Dimoula’s Dark Greek Vision Noticed

Dimoula’s Dark Greek Vision Noticed

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kiki dimoulaAcclaimed Greek poet Kiki Dimoula, who has captured the despair of Greece in her more recent work, was featured in a front-page story in the International Herald Tribune, a sister publication of the New York Times, talking about what is happening to her homeland during its crushing economic crisis.

“Kiki Dimoula is the most acclaimed Greek poetess following Sappho. She is also the first living poetess to be included in the series of poems of the French publishing house Gallimard,” the article noted.

When asked to describe the situation in Greece, Dimoula said: “Dark and Chaos.” The article added that, “Mrs Dimoula has a propensity to drama, though, she chooses carefully the words she uses.”

It added: “Her poetry is simple, with deep meanings, without unnecessary sentimentalisms. Dimoula’s work is haunted by the existential dissolution of the post-world era. Her central themes are hopelessness, insecurity, absence and oblivion, through which, she is attracting her readership,” the story said. “Using diverse and twisting grammar in unconventional ways, she accentuates the power of the words through astonishment and surprise, but always manages to retain a sense of hope,” the piece said.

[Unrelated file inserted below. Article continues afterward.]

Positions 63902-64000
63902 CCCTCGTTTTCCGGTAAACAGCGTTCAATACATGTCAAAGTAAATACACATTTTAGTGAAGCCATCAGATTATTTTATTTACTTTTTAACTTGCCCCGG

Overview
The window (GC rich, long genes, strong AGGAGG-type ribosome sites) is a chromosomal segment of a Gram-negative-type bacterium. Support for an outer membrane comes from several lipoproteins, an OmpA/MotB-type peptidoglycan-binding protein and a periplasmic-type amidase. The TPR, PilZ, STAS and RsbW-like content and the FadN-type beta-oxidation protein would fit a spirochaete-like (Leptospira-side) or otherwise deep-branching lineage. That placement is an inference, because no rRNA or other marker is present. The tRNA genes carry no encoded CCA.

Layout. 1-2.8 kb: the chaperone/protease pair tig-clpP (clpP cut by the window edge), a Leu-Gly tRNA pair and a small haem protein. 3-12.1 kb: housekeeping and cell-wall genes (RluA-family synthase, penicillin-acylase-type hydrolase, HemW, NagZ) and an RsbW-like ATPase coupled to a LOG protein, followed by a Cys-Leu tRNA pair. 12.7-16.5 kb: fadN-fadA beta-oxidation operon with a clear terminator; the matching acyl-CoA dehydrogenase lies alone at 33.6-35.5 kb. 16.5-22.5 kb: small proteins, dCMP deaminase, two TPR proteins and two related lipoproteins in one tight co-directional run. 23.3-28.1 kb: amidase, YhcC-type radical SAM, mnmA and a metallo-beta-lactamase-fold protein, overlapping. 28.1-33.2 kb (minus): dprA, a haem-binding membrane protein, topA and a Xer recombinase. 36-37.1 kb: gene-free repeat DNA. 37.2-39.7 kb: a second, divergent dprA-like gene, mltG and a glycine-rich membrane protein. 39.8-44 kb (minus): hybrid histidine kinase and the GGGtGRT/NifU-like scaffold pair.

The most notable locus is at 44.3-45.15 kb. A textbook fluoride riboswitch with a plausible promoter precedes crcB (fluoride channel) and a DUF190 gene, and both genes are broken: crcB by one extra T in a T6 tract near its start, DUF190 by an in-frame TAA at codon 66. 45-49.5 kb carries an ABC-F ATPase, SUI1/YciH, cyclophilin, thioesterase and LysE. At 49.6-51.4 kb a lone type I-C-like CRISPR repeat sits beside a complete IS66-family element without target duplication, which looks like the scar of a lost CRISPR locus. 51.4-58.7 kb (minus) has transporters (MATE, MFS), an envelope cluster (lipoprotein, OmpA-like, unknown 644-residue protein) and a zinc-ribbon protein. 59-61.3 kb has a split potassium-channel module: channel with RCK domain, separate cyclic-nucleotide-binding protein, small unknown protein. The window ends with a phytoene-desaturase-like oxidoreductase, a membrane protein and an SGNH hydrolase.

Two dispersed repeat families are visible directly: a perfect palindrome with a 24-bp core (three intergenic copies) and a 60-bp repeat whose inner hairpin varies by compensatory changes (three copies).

Last autumn, Yale University published a poignant collection of  Dimoula’s poems under the title The Brazen Plagiarist, translated by Cecile Margellos and Rika Lesser. This was the first publication of Dimoula’s poems in English after two decades.

Dimoula says that she is worried of the exact and good translation of her poems, since she does not know English. “Language is my homeland,” she said. “Things can be even worst than during junta. In junta there was a stringent monitoring and leftists were pursued. Now everyone is being pursued.”